Wednesday, August 20, 2008
Drug Trials - Buyer (and Physician) Beware
Pharmaceutical companies often perform drug trials to prove the effectiveness of their drug by paying physicians to participate in a clinical trial and use the drug on their patients, using the trial protocols. The Annals of Internal Medicine wisely asks the question this month:
"Why would pharmaceutical companies go to the expense and bother of conducting numerous trials with private physicians and a few of their patients, rather than conduct large trials at medical centers to accomplish the same scientific results with greater efficiency?"
Dr. Harold Sox (editor and brilliant thinker) answers it: "The true purpose is to get physicians in the habit of prescribing a new drug." A secondary purpose is to get physicians to be "opinion leaders" and advocate with their colleagues about the new drug. They get paid to do so and become de facto marketers for the drug, without really being aware of it.
These drug studies are called "seeding trials" and they are exceedingly common. But those days are coming to an end as greater awareness of how drug company sponsored trials, and the physicians who consult on them are made public.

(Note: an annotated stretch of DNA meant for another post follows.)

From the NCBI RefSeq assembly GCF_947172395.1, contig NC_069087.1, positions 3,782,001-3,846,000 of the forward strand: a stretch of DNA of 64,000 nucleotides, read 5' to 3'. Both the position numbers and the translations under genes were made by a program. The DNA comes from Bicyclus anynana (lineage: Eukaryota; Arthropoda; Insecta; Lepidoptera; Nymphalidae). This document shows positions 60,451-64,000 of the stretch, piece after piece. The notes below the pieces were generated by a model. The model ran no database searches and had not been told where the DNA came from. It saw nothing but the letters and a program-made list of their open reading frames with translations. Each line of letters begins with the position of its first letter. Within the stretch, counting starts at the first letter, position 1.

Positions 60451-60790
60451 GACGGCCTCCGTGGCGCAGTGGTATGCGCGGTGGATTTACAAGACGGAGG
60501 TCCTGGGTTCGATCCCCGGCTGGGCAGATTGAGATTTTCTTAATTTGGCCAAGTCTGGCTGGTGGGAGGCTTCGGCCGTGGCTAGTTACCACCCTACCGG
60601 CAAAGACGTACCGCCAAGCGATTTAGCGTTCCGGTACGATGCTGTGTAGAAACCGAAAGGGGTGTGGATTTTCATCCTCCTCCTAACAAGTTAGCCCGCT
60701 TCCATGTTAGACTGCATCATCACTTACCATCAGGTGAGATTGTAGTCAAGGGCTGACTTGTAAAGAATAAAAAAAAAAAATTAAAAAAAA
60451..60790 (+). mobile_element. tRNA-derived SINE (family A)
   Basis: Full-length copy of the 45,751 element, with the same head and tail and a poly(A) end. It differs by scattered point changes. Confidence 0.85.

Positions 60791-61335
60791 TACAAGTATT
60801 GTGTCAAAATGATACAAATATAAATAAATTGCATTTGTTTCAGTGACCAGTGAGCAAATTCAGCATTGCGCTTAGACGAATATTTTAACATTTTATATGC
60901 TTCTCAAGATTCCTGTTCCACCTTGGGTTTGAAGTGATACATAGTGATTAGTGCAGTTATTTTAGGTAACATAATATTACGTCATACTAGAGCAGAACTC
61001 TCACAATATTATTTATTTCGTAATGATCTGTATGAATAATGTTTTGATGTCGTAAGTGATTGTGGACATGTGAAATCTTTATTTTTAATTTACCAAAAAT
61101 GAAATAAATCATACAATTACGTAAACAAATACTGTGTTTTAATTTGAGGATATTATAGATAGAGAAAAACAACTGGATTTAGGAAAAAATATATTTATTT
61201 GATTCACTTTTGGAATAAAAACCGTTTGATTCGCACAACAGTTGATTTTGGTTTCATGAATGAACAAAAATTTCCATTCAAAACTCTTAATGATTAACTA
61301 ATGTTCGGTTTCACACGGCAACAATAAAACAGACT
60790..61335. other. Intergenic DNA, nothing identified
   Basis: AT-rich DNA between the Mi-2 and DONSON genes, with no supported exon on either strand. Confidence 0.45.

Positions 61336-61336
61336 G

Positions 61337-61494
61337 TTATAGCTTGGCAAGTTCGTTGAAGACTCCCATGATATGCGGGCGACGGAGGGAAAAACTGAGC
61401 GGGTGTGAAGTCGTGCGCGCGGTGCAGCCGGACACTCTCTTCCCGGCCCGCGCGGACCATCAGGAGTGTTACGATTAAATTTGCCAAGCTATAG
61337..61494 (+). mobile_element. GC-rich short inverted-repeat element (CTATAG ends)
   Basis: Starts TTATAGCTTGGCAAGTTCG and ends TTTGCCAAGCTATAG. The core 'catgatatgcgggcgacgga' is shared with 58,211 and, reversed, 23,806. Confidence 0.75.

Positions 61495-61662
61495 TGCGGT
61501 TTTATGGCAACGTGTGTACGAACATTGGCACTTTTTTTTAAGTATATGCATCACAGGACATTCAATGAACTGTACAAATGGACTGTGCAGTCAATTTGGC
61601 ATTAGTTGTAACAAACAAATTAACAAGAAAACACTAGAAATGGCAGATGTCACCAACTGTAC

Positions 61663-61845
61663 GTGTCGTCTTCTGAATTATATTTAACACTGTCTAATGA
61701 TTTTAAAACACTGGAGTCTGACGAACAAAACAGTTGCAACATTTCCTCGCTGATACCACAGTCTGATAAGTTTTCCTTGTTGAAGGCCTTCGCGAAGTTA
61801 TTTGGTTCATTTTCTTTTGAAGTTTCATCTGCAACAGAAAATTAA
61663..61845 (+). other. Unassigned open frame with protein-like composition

As Sox says:
"Physicians have a fiduciary obligation to ask questions on behalf of their patients, as do institutional review boards and researchers, which have the skill set and personnel to judge whether a trial is asking an already-answered question. They could look for other clues, such as a study with an open-label design, no control group, a very large projected enrollment relative to the importance of the question, a short-term study of a chronic disease, a study of an already approved drug, and so forth. None of these clues is highly specific, but institutional review boards should start asking questions when a study has several of them. "
Private practice physicians have no "institutional review board" and will need to rely on their own ethical and professional barometer. As Dr. Sox says "Just Say No to Seeding Trials". This practice is marketing in the guise of science.
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